Thus, just as with the previously discussed topics, no consensus has been reached on how much emphasis should be placed on memorizing formulas and procedures.

Specific research questions

To summarize the review above, different researchers have different opinions on what represents instructional quality. Roughly speaking, researchers with their roots in the reform movement are likely to argue that quality teaching connects mathematics to students’ daily lives, uses a problem-solving approach, and emphasizes connections between ideas rather than the memorization of formulas. On the other hand, researchers with their roots in psychology and cognitive science are likely to argue that quality teaching has a focus on the formal mathematical notions, involves explicit instruction whereby the teacher shows students how to solve classes of problems, and has students focusing on practicing and memorizing rules and worked examples, rather than working with problems for which they have not been presented with a solution strategy. Given these controversies, it seems very worthwhile to use large-scale assessments to shed more light on the effectiveness of these instructional practices.

Hence, our primary research aim is to estimate the independent effect of each instructional practice on students’ mathematics achievement. Such estimates will indicate answers to the question whether these instructional practices do or do not represent quality teaching (although with several caveats due to data being correlational in nature, as discussed at the end of the paper). We also want to know whether the answers to this question hold in general, or whether they depend on time and place.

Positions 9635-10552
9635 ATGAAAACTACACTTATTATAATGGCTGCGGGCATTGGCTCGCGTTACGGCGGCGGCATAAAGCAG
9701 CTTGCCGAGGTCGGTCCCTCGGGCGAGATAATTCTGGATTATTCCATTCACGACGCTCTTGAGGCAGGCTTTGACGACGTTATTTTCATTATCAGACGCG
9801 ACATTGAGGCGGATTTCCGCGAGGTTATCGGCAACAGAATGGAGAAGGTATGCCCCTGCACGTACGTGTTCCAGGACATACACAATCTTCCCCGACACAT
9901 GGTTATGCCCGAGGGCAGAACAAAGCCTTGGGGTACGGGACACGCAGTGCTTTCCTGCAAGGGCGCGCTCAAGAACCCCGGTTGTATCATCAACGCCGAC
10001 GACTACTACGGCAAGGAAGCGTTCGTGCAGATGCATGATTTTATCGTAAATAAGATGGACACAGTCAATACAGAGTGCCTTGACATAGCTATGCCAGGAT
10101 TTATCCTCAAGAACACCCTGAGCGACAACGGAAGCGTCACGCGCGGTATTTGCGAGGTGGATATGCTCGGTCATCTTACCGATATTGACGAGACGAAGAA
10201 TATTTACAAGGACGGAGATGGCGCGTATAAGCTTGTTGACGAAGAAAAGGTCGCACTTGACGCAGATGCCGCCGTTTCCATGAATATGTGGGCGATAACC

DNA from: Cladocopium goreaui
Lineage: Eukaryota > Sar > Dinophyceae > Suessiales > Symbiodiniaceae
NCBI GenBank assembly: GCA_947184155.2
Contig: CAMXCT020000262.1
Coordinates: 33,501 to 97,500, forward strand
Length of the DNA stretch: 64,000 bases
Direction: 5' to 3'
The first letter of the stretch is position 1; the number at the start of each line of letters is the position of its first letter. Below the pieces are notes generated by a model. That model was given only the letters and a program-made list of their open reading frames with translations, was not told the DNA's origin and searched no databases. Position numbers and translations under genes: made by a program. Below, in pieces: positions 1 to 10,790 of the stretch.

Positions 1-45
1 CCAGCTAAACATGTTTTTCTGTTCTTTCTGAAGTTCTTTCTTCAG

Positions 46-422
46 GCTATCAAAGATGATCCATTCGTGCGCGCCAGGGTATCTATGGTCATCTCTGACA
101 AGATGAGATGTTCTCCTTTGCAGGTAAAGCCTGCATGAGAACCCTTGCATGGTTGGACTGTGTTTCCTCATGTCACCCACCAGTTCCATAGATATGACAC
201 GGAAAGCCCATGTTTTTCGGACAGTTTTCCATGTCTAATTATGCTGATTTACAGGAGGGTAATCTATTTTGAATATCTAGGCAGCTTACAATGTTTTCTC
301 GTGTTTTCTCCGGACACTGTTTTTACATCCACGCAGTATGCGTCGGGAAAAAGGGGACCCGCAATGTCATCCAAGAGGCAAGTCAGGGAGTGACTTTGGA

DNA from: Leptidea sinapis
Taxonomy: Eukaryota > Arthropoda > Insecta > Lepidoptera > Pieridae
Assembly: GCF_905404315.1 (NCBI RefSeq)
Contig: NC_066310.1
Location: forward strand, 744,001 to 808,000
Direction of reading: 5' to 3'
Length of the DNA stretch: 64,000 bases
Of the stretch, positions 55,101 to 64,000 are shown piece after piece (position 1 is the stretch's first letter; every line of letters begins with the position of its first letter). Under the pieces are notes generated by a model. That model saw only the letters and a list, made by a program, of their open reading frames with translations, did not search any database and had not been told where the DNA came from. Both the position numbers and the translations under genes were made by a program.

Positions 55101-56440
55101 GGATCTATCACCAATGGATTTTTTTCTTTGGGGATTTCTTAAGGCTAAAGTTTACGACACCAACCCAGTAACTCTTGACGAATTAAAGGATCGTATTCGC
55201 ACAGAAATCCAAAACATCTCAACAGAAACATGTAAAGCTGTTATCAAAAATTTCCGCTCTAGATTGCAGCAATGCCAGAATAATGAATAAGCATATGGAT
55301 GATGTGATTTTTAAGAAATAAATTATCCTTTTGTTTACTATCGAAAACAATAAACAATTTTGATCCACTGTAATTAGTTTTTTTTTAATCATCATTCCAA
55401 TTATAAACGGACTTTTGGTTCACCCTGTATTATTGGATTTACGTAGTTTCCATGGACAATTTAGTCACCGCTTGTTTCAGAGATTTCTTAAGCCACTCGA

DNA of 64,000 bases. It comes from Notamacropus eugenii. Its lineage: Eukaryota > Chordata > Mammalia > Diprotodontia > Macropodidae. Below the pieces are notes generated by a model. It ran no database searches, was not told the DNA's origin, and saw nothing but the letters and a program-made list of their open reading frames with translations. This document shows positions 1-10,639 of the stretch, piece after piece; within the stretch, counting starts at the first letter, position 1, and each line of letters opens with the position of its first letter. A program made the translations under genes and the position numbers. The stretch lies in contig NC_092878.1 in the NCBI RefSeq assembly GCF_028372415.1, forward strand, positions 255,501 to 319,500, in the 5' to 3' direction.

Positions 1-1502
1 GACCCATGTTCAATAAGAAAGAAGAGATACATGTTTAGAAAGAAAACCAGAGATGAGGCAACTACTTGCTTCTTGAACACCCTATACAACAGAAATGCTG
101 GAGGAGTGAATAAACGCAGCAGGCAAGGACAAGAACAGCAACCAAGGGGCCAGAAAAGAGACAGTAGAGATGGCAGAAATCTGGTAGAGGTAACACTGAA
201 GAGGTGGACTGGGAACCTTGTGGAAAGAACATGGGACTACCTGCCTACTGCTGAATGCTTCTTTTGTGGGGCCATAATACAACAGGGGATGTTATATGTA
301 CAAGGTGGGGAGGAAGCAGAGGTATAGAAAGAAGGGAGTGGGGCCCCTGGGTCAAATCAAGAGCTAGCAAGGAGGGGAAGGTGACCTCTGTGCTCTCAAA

We used data from the international eighth grade TIMSS studies of 2003 and 2007, which can be downloaded from the IEA web site. These datasets include 45 and 50 countries, respectively (as well as several benchmark participants, excluded in this study). We also used data from the Swedish eighth grade TIMSS studies of 2011 and 2015, which we obtained from the Swedish National Agency for Education.

Outcome measure

To measure student achievement, TIMSS uses an elaborate method that is described in detail elsewhere (Mullis et al. 2012). In brief, the mathematics assessment is based on a pool of about 200 items. Each student responds to only a subset of these items, following a rotating matrix-sampling design. To obtain comparable achievement scores for all students, an imputation method is used. This method generates a set of five “plausible values” for each student. This range of values provides a means of assessing the uncertainty in results that arises from the imputation of scores. The scale of achievement scores was calibrated in 1995 such that the mean mathematics achievement was 500 and the standard deviation was 100. In each subsequent wave, the scale has been calibrated to be comparable with that of the 1995 wave. As the outcome measure, we used the set of five plausible values of student achievement in mathematics.